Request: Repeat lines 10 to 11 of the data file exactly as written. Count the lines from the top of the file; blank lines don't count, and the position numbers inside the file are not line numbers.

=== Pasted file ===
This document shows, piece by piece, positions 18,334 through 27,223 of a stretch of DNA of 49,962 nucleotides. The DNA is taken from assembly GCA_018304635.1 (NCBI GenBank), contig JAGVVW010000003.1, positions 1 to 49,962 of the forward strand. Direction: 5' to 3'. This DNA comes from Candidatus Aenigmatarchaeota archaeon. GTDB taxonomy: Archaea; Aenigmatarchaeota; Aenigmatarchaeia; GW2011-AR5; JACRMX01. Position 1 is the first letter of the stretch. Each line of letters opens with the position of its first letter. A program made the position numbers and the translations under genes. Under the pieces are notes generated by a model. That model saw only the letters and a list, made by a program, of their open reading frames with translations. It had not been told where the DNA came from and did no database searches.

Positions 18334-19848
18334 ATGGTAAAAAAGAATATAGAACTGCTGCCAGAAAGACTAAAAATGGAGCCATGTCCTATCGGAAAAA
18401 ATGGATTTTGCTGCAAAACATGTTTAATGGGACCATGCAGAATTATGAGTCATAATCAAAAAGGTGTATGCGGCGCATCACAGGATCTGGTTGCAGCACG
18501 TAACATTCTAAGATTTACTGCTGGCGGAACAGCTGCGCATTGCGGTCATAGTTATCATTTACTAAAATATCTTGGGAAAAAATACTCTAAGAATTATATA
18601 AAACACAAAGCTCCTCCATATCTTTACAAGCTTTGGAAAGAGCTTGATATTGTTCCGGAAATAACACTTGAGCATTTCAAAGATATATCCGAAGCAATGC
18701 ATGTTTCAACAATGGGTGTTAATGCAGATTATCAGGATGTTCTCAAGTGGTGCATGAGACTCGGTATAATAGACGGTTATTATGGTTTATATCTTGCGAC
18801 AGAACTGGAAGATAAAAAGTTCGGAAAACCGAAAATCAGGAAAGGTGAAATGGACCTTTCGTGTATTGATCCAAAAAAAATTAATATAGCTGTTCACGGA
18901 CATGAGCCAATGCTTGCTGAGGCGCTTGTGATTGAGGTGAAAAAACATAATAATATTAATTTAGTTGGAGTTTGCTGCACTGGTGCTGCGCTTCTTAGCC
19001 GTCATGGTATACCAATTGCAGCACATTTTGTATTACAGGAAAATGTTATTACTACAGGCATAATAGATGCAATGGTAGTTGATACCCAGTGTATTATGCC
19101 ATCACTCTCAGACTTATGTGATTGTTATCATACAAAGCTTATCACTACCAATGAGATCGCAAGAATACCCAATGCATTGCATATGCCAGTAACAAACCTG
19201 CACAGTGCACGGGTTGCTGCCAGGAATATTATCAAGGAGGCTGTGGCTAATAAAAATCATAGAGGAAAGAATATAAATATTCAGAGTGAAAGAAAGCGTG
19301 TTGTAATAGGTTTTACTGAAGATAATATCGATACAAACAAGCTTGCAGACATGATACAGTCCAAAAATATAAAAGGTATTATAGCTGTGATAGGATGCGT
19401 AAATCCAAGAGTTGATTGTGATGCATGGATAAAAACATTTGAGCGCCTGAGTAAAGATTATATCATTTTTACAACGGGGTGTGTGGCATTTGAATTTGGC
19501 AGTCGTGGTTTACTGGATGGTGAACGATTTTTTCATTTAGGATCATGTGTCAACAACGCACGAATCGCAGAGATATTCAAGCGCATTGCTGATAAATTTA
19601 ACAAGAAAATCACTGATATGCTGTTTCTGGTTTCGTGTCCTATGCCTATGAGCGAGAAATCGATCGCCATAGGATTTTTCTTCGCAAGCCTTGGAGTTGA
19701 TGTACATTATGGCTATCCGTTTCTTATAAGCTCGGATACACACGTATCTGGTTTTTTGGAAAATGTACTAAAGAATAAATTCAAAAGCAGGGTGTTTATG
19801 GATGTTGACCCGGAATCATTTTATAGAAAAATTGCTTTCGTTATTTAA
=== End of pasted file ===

19001 GTCATGGTATACCAATTGCAGCACATTTTGTATTACAGGAAAATGTTATTACTACAGGCATAATAGATGCAATGGTAGTTGATACCCAGTGTATTATGCC
19101 ATCACTCTCAGACTTATGTGATTGTTATCATACAAAGCTTATCACTACCAATGAGATCGCAAGAATACCCAATGCATTGCATATGCCAGTAACAAACCTG